As an accompaniment to their Mobile English series, Nicky Hockly and Gavin Dudeney provide an informative overview of mobile and hand-held learning.

What is mobile learning?

Mobile learning comprises any kind of learning which is done on mobile and hand-held gadgets either in or out of class, or learning which takes place ‘on the go’, as part of class time, or outside. Although mobile learning is often taken to be synonymous with the use of mobile phones, it is increasingly associated with other devices such as tablets, portable games machines, ebooks and other devices which allow people to continue more traditional approaches to learning as they move through their daily lives. As such it fits comfortably into definitions of blended learning.

In this series, we will be concentrating mostly on mobile phones (from the basic to smartphones) as these are more likely to be readily available to you and your learners.

How do I get started?

An easy way in to mobile learning is to assess which gadgets you already have in class. As many schools struggle to afford technology investments, the BYOD (Bring Your Own Device) option is becoming more attractive as a way of integrating technologies into the learning process. There’s a very good chance that your learners will already be carrying around the gadgets you want to use, so check what they have first.

Learners may be surprised to be asked to take out and turn on their mobile phones in class (particularly if your school has had a no mobile policy for some time – see here for more details on changing policy), so the first thing to do is to ensure they know why you’re asking them to do that. Take time to explore what their gadgets can do, and how they might use them in the service of their learning. Look at the different features of each phone and brainstorm possible uses.

Starting off like this can give learners plenty of ideas for using their phones. And, of course, these ideas are infinitely more exciting if your school can provide wireless access to these devices.

Have your students talk about what they do with their phones – the sort of use they make of them on a daily basis and the apps they use. As they do, try to pick up on anything that might be useful in their learning.

What sort of things can I do?

In this series we’re providing you with a sample set of six activities that will help you and your learners get started, and – hopefully – activate an awareness of the potential of these devices. The first five activities involve exploring the potential of different features on their phones, and the sixth is a larger project that weaves together all the skills you and they have picked up over the course of the initial five.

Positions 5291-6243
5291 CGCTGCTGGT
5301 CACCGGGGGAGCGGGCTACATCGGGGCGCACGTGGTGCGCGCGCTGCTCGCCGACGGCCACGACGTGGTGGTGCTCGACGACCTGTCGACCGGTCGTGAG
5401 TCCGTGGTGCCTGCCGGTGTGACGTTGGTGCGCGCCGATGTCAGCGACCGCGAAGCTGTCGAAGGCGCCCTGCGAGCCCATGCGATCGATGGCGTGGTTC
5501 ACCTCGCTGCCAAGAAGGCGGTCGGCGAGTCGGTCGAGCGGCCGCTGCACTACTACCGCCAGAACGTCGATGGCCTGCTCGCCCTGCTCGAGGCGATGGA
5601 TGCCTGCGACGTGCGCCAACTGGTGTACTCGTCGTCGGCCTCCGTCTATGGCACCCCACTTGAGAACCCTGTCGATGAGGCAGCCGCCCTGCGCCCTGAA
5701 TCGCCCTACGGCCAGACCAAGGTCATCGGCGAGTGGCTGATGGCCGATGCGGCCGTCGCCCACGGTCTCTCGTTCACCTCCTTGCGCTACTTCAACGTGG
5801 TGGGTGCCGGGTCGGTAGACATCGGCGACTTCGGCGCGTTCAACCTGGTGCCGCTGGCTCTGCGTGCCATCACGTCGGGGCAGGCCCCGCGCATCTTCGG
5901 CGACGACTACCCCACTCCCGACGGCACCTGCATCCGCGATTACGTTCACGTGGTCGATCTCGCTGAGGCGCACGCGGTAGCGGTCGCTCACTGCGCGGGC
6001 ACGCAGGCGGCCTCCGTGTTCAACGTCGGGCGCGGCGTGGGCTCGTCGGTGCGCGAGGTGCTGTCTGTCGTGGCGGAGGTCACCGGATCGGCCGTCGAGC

In these activities we have tried to limit ourselves to default applications on modern phones, so that neither you nor your students will need to purchase anything extra, such as apps or other equipment. This is not to say that there aren’t good apps available to language learners, but we feel that the creativity and potential for language production found in the default applications is more than enough to get started.

If you do want to explore apps for language learning, you might like to explore Shaun Wilden’s blogthe Macmillan apps (including the ELTon award-winning Sounds) and the British Council’s own collection of Learn English apps.

Where do I go from here?

It’s easy to get started with an activity or two, but in order for mobile learning to become a successful, integrated part of your teaching life you’ll need to make some decisions: when, where, how, what … For answers to those questions and more, check out Nicky’s blog post: Mobile Learning #2: The Issues.

Good luck with trying out the activities. We’d love to hear how they go and any other thoughts or questions you may have, so please do leave your comments.

Gavin and Nicky co-run an internet consultancy specializing in online teacher training and development ( Their publications include: The Internet & The Language Classroom, How to Teach English with Technology, Teaching Online and Digital Literacies.

More about mobile learning

Edited highlights from Macmillan Education’s mobile learning debate at IATEFL 2012